The Codewars Sierpinski's Gasket challenge asks us to draw Sierpinski's triangle using the letter "L" and spaces. Per usual I'm trying it in both Python and Haskell; this time I solved it in Python first.
Hea come da spoilers.
def sierpinski(x): """Produce a 'triangle' of Ls, recursively x deep""" if x == 0: return "L" triangle = sierpinski(x - 1) return above(triangle, beside(triangle, triangle)) def above(top, bottom): """Combine the top and bottom triangle text.""" return top + "\n" + bottom def beside(left, right): """Combine left and right triangle text. Assumes left and right strings have same number of newlines. """ def widen_row(x, row): if x <= 0: return row return widen_row(x - 1, row + " ") left_rows = left.split("\n") right_rows = right.split("\n") width = len(left_rows[-1]) combined =  for i in range(len(left_rows)): combined.append( widen_row(width - len(left_rows[i]), left_rows[i]) + " " + right_rows[i]) return "\n".join(combined)
It was fun to allow my Python code to be somewhat influenced by things I've picked up from functional languages. My use of small, internal helper functions and recursively describing a level of the triangle in terms of "above" and "beside" other triangles was heavily influenced by work I've done in Racket.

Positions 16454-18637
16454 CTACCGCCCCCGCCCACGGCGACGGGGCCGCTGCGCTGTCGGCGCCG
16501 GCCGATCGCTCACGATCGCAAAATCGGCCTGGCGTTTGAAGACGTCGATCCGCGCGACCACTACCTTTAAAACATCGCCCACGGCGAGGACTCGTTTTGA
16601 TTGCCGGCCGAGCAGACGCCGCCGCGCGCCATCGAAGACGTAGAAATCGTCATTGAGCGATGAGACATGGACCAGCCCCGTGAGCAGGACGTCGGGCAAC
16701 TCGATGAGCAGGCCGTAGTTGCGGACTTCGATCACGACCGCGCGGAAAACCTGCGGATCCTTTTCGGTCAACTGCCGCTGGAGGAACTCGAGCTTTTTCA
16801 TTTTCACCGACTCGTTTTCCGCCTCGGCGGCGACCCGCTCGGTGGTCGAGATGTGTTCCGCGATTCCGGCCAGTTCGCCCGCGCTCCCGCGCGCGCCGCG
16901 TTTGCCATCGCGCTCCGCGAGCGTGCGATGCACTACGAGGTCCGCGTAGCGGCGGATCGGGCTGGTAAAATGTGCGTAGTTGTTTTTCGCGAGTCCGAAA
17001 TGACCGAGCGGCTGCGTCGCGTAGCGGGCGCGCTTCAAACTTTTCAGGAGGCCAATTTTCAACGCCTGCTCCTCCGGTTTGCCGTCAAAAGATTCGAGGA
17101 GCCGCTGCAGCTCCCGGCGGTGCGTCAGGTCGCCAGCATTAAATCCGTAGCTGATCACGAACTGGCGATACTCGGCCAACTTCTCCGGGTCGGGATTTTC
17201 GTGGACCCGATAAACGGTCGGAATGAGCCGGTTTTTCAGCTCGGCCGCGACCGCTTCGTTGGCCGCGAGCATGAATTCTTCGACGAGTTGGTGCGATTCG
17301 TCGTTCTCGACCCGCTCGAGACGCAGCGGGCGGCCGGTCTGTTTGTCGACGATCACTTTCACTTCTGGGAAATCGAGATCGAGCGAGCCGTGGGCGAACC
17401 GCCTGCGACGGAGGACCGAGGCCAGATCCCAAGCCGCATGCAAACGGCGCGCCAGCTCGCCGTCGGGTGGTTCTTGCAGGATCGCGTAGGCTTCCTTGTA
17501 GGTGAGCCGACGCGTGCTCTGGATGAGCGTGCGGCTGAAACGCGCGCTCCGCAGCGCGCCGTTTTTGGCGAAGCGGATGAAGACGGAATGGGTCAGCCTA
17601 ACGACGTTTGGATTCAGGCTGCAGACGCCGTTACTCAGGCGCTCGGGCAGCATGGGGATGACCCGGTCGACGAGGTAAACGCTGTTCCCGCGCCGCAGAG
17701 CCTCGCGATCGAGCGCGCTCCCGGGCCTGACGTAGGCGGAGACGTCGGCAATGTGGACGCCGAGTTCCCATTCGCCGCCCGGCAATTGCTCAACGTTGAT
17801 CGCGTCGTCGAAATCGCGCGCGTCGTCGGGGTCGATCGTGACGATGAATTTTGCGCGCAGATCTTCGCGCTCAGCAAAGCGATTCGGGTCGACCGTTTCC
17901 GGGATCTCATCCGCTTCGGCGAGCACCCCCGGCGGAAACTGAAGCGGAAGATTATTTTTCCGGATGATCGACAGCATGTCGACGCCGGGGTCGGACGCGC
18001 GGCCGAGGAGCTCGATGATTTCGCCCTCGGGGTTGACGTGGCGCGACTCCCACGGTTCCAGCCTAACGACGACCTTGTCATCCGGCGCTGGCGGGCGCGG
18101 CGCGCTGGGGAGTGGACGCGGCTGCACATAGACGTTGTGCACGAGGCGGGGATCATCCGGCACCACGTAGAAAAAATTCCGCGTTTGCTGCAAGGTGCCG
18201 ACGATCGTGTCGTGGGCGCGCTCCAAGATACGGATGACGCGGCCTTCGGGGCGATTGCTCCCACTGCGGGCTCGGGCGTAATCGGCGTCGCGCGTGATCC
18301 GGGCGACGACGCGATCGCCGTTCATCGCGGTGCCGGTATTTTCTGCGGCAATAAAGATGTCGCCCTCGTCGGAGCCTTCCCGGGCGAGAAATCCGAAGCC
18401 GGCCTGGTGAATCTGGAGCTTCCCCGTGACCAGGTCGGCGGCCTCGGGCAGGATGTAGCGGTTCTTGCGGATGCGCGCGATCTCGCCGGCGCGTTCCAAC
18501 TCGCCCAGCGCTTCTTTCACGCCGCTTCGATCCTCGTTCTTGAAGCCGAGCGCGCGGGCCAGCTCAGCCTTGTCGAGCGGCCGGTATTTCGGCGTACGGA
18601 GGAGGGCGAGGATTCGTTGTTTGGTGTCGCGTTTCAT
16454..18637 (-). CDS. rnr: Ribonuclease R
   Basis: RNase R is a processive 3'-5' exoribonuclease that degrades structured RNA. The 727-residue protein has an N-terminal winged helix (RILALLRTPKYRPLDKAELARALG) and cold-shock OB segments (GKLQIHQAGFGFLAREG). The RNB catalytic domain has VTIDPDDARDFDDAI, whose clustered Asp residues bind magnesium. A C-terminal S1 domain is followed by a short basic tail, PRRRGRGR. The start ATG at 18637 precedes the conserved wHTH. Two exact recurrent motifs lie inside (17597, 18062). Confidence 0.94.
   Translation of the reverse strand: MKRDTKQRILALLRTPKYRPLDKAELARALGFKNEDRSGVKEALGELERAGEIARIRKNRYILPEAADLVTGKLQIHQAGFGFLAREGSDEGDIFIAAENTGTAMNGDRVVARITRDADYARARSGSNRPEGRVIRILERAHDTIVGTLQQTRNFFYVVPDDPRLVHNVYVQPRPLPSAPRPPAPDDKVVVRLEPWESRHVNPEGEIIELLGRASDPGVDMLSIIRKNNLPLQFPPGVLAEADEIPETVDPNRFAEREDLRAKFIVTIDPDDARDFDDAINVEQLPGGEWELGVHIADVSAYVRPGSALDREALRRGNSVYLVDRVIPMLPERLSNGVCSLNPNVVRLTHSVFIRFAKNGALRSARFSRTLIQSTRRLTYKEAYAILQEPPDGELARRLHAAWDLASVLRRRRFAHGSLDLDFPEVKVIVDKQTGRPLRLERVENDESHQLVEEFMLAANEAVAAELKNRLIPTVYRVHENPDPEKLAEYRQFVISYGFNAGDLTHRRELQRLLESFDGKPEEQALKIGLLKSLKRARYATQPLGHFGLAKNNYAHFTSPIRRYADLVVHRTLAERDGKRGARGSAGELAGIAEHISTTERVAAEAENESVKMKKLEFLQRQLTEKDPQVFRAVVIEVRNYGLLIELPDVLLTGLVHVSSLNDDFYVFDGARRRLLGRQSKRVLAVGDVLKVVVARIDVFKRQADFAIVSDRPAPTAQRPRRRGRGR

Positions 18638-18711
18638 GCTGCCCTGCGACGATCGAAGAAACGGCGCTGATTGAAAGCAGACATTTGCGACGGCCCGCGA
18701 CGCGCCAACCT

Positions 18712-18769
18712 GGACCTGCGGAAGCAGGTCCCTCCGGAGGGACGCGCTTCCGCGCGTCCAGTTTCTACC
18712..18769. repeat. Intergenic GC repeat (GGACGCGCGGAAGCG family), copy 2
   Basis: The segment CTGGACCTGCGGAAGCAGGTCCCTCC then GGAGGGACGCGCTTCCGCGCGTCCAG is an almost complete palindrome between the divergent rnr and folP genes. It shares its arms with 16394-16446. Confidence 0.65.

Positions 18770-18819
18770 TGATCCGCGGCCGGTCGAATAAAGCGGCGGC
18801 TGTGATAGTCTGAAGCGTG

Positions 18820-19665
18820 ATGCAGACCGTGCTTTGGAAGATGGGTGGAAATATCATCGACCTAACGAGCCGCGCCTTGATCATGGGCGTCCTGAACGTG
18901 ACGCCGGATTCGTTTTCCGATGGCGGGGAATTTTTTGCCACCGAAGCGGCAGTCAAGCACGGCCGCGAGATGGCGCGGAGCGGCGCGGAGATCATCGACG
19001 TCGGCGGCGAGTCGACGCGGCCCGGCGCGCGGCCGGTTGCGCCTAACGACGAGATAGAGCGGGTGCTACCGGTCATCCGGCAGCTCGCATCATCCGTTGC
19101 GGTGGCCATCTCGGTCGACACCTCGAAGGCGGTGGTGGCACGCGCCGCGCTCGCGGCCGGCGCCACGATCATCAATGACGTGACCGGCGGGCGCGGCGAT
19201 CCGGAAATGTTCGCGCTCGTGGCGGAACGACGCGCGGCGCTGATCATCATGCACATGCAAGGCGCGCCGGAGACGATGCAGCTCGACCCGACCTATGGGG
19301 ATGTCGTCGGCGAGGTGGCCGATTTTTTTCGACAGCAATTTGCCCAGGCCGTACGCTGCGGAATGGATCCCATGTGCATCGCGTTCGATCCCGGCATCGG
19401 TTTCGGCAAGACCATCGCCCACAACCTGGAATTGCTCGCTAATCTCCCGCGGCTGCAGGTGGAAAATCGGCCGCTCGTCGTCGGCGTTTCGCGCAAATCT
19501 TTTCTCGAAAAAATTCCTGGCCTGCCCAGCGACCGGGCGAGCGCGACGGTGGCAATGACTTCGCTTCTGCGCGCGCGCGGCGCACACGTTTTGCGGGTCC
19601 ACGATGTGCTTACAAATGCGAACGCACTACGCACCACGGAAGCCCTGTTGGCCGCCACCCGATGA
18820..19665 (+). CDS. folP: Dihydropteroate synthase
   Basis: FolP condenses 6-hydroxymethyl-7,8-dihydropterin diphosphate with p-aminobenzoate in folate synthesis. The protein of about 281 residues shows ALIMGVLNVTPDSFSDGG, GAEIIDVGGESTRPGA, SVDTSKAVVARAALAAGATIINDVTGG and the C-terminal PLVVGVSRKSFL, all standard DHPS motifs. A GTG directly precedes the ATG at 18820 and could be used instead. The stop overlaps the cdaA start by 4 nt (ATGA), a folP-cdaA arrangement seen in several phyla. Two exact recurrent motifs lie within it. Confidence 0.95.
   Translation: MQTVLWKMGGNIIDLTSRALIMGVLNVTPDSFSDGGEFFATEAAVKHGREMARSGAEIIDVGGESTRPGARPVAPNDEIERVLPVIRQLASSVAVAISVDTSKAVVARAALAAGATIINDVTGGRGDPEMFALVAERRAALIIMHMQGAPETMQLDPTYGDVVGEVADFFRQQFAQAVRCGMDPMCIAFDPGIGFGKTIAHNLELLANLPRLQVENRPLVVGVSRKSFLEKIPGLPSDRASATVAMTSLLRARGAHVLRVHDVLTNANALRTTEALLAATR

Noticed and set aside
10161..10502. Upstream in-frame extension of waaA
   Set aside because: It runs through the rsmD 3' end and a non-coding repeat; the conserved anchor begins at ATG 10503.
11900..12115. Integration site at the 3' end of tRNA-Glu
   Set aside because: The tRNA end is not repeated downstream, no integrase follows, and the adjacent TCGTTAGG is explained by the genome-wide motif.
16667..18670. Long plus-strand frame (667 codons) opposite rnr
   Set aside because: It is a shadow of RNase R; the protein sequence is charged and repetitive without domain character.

import Data.List(intercalate) -- | Produce the Sierpinsky Triangle as a string of "L "s sierpinsky :: Integral a => a -> String sierpinsky 0 = "L" sierpinsky x = above triangle $ beside triangle triangle where triangle = sierpinsky $ x - 1 -- | Put one string above another by joining them with a newline above :: String -> String -> String above top bottom = top ++ "\n" ++ bottom -- | Place one string beside another by joining each line with a -- consistant spacing beside :: String -> String -> String beside left right = intercalate "\n" $ zipWith (nextTo width) (lines left) (lines right) where width = length $ last $ lines right nextTo x l r = l ++ replicate (x - (length l)) ' ' ++ " " ++ r
This used the same rough outline as the Python version; the spelling is consistent with that used for the Codewars challenge, not sure it's right though.
It is quite satisfying that the results almost look like descriptions throughout: can you see where it says "lines on the left, with adjusted width, next to lines on the right?"
Haskell continues to require a good deal more mental effort; composing functions is getting easier but still involves a lot of trial and error on my part.
The top Codewars solutions for Python and Haskell implemented the same concept with fewer lines. Worth mulling. In this case I do kind of like expressing the fractal in terms of "above," "beside," and "triangle" rather than the minimalist variable names they tend to favor.